Higher inflation in India, increasing labor cost, and supplies constraints blamed
KATHMANDU, Nov 22: Though the government has vowed to tame inflation at 6% in the current fiscal year – FY2019/20, consumer price rise has outpaced the government’s target.
Releasing the ‘Current Macroeconomic and Financial Situation of Nepal (Based on Three Months’ Data of 2019/20)’ on Thursday, the Nepal Rastra Bank (NRB) said that the average inflation, as measured in consumer price index (CPI), stood at 6.44% in the first three months of the current fiscal year.
In its budget speech for the current fiscal year, the government has said that the inflation will be kept below an average of 6%. In line with the government’s policy, the NRB has also set a target of taming the inflation at 6%.
The inflation, which remained subdued for a long time, started to rise in the last months of the last fiscal year 2018/19. Soaring prices of foods and vegetables during the Dashain festival has also driven up inflation in the review period, according to NRB officials.
Data released by the central bank shows that the year-on-year consumer price inflation jumped to 6.21% in mid-October 2019 compared to 4.68% a year ago. Food and beverage inflation stood at 7.04%, whereas non-food and service inflation stood at 5.55% in the review month.
NRB officials attribute the rising prices in India to the inflationary pressure in Nepal.
“If you see the data in India, the consumer price inflation has reached a 16-month high of 4.62%. As Nepal’s two-thirds of imports are from India, the rise in prices there has direct impact in our markets,” Gunakar Bhatta, an executive director at the NRB, told Republica.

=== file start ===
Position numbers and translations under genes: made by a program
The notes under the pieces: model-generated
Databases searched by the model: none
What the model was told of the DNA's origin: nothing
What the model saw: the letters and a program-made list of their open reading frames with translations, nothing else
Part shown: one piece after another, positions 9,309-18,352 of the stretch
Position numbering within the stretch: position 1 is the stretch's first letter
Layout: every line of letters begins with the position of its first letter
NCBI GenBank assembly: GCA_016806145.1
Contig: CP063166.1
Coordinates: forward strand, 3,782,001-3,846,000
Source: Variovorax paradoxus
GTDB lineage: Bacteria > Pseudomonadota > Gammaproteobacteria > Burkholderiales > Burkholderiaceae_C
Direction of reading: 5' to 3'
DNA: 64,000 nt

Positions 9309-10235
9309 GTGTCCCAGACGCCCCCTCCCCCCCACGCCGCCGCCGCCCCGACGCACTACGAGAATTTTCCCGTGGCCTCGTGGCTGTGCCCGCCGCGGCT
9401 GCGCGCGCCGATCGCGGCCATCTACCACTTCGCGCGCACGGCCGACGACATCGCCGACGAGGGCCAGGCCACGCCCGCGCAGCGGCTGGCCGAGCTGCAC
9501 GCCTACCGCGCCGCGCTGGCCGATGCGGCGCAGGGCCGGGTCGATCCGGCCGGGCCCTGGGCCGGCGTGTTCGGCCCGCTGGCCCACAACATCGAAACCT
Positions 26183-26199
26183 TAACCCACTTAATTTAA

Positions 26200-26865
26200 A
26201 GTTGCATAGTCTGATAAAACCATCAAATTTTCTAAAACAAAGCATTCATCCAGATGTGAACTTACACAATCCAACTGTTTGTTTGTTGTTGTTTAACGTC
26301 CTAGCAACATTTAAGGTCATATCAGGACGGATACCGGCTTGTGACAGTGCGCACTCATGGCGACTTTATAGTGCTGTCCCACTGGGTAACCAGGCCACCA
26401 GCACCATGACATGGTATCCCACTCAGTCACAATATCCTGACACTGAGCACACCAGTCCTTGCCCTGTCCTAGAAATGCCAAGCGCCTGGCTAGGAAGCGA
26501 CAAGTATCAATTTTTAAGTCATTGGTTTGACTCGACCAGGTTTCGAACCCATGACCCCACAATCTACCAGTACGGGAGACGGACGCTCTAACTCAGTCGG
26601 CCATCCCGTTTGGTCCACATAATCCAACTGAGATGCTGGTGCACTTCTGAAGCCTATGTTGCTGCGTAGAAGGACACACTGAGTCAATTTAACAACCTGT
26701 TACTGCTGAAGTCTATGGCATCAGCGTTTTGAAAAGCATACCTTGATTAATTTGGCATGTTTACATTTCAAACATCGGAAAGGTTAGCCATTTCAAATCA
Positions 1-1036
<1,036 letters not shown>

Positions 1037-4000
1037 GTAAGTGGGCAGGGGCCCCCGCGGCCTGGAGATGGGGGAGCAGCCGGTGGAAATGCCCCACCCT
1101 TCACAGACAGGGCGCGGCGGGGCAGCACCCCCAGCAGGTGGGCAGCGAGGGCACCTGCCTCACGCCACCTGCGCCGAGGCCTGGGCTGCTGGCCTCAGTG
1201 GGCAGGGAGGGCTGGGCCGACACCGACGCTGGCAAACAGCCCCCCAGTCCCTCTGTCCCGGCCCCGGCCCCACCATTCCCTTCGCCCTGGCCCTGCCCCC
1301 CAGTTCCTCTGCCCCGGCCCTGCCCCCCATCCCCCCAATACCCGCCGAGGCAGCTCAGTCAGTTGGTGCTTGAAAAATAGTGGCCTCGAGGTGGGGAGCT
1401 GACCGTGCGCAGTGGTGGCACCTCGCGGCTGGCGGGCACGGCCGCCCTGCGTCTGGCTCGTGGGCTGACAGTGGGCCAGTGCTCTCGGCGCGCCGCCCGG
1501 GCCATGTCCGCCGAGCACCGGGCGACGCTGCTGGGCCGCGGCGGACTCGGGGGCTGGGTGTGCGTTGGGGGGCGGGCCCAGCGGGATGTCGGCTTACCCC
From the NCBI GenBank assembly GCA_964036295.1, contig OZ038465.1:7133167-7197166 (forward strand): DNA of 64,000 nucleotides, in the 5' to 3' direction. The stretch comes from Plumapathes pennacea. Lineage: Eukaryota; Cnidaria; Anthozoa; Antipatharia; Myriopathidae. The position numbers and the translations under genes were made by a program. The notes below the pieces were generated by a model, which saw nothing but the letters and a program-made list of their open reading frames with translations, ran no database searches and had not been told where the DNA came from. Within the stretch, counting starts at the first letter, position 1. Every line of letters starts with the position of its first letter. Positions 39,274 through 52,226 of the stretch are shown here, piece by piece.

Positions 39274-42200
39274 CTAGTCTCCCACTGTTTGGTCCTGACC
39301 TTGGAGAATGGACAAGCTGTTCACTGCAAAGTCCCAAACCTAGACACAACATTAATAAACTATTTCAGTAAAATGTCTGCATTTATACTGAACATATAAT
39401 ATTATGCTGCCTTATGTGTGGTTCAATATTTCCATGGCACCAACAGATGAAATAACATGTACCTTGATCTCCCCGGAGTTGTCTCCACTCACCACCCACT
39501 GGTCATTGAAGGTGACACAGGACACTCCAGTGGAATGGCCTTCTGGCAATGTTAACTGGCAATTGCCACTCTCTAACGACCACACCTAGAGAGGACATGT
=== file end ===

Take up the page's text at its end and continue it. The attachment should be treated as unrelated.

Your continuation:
He also said that rising salary and wages have also driven up inflation in recent months. “Salaries and wages of private sector and government employees have gone up. When the cost of labor increases, companies pass it on to their consumers,” said Bhatta, who heads the Research Department of the NRB.
The year-on-year salary and wage rate index increased by 12.07% in the review month compared to 8.73% a year ago. In the review month, salary index and wage rate index increased by 13.56% and 11.67%, respectively.
Another factor pushing up prices in recent months is recent restriction imposed by the government on certain imports. While Bhatta did not acknowledge it as a direct factor triggering higher inflation, he said that the supply constraint could have a contribution in the price hike.
“The inflation pressure is mainly due to the supply constraint. The imports of some products like vegetables and meat products were affected. Similarly, domestic vegetable harvest was hit by the floods and low rainfall during plantation. These all accelerated the prices,” he added.
According to the NRB data, vegetable inflation rose by 16.83%, while meat and fish prices jumped 8.31%.